Migration: Translators

The Translators pane contains options that relate to conversion of stored procedures and functions from their source database format to Oracle format. (These options apply only to migrations from Microsoft Access, Microsoft SQL Server, and Sybase Adaptive Server.)

Default Source Date Format: Default date format mask to be used when casting string literals to dates in stored procedures and functions.

Variable Name Prefix: String to be used as the prefix in the names of resulting variables.

In Parameter Prefix: String to be used as the prefix in the names of resulting input parameters.

Query Assignment Translation: Option to determine what is generated for a query assignment: only the assignment, assignment with exception handling logic, or assignment using a cursor LOOP ... END LOOP structure to fetch each row of the query into variables.

Display AST: If this option is checked, the abstract syntax tree (AST) is displayed in the Source Tree pane of the Translation Scratch Editor window (described in Section 2.3.5) if you perform a translation.

Generate Compound Triggers: If this option is checked, then depending on the source code, SQL Developer can convert a Sybase or SQL Server trigger to an Oracle compound trigger, which uses two temporary tables to replicate the inserted and deleted tables in Sybase and SQL Server. In such cases, this can enable the conversion of logic that cannot otherwise be converted.

1.17.12 Mouseover Popups

The Mouseover Popups pane specifies text to be displayed on hover-related mouse actions over relevant object names.

Popup Name: The type of information to be displayed: Data Values (value of the item under the mouse pointer, such as the value of a variable during a debugging operation), Documentation (documentation on the item under the mouse pointer, such as Javadoc on a method call), or Source (source code of the item under the mouse pointer, such as the source code of a method).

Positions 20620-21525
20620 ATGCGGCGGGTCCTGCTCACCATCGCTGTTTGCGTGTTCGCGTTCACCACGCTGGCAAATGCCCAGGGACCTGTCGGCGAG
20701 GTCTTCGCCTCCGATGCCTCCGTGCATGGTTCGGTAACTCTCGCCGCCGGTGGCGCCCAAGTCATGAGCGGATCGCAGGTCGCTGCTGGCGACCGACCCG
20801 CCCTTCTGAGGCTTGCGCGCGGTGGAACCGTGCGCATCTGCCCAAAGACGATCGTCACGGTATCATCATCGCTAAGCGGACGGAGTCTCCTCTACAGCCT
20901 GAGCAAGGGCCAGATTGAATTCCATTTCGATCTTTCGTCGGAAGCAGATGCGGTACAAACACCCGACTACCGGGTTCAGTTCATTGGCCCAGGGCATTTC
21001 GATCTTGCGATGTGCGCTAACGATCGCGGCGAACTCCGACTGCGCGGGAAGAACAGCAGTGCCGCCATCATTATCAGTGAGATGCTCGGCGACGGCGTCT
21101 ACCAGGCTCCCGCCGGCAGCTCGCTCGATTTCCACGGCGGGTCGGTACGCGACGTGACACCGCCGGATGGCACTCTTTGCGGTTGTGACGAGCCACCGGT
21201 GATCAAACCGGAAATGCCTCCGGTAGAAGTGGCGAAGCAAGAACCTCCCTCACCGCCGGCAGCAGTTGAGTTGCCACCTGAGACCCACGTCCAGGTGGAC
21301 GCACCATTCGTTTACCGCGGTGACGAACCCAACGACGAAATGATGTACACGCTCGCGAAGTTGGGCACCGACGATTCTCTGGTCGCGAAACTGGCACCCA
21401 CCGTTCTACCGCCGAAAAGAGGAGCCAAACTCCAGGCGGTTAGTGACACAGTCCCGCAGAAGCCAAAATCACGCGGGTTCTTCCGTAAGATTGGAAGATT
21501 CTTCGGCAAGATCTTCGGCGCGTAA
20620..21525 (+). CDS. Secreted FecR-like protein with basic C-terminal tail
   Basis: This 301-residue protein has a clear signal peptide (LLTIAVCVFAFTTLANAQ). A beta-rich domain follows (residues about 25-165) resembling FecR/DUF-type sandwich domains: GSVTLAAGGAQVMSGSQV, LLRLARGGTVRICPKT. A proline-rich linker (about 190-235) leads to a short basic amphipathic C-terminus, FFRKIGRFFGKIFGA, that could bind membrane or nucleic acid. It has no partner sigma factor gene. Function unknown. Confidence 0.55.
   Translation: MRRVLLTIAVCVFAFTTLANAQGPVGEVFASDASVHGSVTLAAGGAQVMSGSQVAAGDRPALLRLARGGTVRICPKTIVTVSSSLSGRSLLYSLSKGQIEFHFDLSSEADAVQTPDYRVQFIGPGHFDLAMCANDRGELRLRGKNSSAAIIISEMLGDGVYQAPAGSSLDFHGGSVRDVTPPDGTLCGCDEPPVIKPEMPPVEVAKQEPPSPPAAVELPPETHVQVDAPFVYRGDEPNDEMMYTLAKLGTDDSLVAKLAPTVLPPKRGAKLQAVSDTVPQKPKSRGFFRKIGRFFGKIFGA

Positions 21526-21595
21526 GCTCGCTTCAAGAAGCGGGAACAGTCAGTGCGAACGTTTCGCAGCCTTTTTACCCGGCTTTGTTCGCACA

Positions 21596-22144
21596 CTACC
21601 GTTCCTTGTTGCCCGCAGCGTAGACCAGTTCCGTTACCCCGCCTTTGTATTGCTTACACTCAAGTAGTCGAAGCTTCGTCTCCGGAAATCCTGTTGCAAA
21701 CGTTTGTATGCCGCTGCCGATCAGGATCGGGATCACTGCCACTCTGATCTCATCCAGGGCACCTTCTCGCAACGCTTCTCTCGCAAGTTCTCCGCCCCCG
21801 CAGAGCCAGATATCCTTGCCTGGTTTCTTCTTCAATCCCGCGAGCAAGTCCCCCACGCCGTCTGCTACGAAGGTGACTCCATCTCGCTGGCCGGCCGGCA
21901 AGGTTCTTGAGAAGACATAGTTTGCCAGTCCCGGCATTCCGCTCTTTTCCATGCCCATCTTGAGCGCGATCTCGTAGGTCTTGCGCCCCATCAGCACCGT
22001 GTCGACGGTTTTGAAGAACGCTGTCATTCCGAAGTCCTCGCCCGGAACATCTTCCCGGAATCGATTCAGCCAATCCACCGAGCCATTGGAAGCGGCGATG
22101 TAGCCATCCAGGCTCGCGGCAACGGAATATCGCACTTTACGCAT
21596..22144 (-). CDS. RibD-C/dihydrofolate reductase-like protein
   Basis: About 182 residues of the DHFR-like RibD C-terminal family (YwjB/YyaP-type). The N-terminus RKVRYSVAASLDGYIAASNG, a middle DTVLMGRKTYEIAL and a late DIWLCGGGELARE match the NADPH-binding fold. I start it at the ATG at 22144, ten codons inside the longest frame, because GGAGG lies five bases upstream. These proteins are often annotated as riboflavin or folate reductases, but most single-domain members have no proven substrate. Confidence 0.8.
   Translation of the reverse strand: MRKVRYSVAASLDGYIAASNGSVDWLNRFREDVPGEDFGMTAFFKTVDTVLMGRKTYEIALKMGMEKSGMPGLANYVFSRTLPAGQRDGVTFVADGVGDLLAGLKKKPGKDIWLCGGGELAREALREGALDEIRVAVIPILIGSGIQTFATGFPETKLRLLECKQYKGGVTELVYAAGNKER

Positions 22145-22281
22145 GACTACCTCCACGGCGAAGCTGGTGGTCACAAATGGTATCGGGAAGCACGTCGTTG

Activate Via: Use action with the mouse cursor to activate the display: Hover, or Hover while pressing one or two specified modifier keys.

Description: Description of the associated Popup Name entry.

Smart Enabled: If this option is checked, then the text for the relevant type of information is displayed if Smart Popup is also checked.

Smart Popup: If this option is checked, the relevant text for the first smart-enabled popup is displayed for the item under the mouse pointer.

1.17.13 Shortcut Keys (Accelerator Keys)

The Shortcut Keys pane enables you to view and customize the shortcut key (also called accelerator key) mappings for SQL Developer.

Hide Unmapped Commands: If this option is checked, only shortcut keys with mappings are displayed.

More Actions:

  • Export: Exports the shortcut key definitions to an XML file.

  • Import: Imports the shortcut key definitions from a previously exported XML file.

  • Load Keyboard Scheme: Drops all current shortcut key mappings and sets the mappings in the specified scheme. (This option was called Load Preset in previous releases.) If you have made changes to the mappings and want to restore the default settings, select Default.

Category: Select All or a specific category (Code Editor, Database, Debug, Edit, and so on), to control which actions are displayed.

Command: The actions for the selected category. When you select an action, any existing shortcut key mappings are displayed.